London. It is six weeks before I’m hoping to move to Tel Aviv, although it actually takes a month longer. There are the high holidays and I don’t know what and I don’t fly until early November. But over the August bank holiday weekend I go to Jenni’s party where most, if not all, of the guests are Jewish. It is unusual for me to be in such homogenous company. Since I was 18 few of my friends have been Jewish, something my father hated. But I’m rare in my family, my brothers and their wives have no non-Jewish friends, nor do their children.
I’m one of the youngest people here, which is also unusual. I speak to a big South African, who, even though he’s known me for less than eight minutes, tells me at length ‘what I should do’, which includes marrying his 48 year old niece. She’s a PE teacher, he says, guaranteeing her attractiveness. I don’t ask if she has a penis, which is a clincher for me.
I also meet an ex-editor of a national Jewish newspaper, who, at too much length, explains how Israel is, actually, near to being an apartheid state. I nod and look for another drink. I don’t want to hear such talk so close to my move.
Jenni’s brother is appalled that I’m planning to make a trayf– (forbidden food) run to Rome in January, to stock up on pancetta and lardo and all the pork products I like to cook with and eat.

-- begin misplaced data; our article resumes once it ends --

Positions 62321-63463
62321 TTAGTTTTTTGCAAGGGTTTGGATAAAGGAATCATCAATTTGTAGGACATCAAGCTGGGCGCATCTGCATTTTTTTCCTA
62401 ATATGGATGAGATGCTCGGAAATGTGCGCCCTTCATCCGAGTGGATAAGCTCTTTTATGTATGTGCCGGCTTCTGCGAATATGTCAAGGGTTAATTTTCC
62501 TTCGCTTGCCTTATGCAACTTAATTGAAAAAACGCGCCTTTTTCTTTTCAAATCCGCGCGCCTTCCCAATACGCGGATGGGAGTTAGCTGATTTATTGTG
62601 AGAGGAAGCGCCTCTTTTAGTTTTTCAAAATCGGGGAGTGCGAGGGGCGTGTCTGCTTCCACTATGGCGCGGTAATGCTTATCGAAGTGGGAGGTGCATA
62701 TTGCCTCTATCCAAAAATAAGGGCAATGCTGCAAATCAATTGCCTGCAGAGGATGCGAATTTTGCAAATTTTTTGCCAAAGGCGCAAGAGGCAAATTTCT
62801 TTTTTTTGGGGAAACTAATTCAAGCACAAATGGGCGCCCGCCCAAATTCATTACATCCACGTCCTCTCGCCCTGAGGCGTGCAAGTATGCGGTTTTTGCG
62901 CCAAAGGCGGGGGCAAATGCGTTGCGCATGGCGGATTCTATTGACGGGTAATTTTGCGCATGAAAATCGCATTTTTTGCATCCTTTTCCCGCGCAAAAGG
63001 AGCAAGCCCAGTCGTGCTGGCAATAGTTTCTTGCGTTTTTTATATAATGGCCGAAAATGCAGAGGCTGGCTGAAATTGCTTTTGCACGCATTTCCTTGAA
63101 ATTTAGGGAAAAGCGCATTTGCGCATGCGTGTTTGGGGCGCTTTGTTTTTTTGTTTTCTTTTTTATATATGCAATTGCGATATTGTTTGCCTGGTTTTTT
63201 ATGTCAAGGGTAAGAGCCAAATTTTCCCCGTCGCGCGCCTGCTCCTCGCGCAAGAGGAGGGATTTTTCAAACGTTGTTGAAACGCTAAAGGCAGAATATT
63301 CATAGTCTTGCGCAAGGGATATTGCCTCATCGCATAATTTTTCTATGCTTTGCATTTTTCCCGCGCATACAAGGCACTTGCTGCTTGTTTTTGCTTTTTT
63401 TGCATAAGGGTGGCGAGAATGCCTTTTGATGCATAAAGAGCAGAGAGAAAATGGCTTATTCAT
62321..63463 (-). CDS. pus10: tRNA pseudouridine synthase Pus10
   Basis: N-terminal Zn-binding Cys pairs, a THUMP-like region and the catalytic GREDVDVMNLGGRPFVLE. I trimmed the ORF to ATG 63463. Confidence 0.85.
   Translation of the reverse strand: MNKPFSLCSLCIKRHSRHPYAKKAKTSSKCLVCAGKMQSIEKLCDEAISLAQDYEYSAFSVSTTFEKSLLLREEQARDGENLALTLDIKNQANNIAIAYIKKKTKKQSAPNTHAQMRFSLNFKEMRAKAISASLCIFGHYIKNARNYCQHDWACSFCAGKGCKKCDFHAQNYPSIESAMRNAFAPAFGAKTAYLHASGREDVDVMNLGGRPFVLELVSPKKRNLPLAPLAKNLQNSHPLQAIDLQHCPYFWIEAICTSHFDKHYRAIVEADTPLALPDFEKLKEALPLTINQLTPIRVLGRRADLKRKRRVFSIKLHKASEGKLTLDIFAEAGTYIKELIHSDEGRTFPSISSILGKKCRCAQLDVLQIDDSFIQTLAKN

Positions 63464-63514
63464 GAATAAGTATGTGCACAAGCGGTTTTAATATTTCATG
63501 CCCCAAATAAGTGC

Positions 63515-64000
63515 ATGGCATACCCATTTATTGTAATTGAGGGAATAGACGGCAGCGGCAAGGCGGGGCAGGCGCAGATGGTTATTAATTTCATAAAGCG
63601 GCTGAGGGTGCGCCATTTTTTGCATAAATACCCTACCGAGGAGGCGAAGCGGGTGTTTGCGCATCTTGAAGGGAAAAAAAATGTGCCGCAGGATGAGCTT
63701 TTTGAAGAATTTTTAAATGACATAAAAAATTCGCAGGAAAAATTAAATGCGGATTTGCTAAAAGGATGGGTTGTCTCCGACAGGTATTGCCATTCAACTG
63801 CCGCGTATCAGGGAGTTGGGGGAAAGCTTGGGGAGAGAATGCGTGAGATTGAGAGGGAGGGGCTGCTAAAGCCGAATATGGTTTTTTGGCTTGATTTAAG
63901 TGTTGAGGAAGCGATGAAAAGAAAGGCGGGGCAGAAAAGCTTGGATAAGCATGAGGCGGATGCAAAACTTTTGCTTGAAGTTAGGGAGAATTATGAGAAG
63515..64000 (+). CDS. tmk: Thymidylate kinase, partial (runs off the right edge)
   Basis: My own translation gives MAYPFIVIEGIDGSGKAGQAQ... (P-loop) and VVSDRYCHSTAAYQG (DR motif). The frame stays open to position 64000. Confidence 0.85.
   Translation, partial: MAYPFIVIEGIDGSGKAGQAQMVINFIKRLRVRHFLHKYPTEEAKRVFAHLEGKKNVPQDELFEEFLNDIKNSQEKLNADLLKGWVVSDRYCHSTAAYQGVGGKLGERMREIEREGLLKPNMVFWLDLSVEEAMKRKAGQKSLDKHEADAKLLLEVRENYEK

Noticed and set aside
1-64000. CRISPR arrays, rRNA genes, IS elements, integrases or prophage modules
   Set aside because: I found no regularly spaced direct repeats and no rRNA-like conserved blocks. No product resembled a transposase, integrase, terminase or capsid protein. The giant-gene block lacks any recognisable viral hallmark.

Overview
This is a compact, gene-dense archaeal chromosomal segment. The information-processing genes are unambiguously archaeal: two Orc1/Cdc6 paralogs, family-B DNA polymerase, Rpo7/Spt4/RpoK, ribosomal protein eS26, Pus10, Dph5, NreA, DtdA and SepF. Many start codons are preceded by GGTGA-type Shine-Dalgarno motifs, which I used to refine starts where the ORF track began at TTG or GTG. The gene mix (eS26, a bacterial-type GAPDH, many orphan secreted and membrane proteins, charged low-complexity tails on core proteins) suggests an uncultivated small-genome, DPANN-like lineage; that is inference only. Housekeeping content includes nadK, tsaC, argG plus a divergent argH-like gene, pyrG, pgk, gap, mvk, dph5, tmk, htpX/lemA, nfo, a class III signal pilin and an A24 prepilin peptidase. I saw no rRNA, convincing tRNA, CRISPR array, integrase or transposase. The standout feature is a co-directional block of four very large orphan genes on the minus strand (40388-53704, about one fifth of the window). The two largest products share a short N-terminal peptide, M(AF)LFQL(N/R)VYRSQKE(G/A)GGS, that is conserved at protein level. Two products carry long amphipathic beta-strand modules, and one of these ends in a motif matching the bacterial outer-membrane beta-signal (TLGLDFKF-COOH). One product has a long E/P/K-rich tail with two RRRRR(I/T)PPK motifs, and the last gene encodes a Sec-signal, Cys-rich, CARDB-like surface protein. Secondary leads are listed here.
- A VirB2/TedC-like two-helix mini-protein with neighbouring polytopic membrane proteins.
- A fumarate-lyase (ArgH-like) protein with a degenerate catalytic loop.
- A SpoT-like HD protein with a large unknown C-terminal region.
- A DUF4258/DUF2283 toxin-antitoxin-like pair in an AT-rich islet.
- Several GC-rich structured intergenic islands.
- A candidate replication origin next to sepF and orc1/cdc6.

Most people, however, are encouraging about my move, especially a retired psychiatrist, John. He says he’s 72, but he looks 50 and dresses 35. He has a fashionable haircut. I like him a lot. He’s just returned from the Edinburgh festival, where, he tells me, comedians saying ‘Israel’ provokes the same reaction as when they said ‘Thatcher’ in the 80s: derision, laughter, hisses. He says what I think any therapist would say: change is good, if scary. Stagnation, staying put, is the killer. My new friend says he visits Israel often and will come to see me, to catch up on my story.
Jennisees me to the door. I tell her about her brother’s reaction to my pork-run, we discuss her ex-editor’s comments. Well, she says, fuck ‘em if they can’t take a joke. It’s the first time, I think, that I’ve ever heard her swear. She says that I must, must, promise to send her a list of things I miss as she has an assignment in Israel in November and will bring them to me.
Today’s word: ay-tzuh – advice – עיצה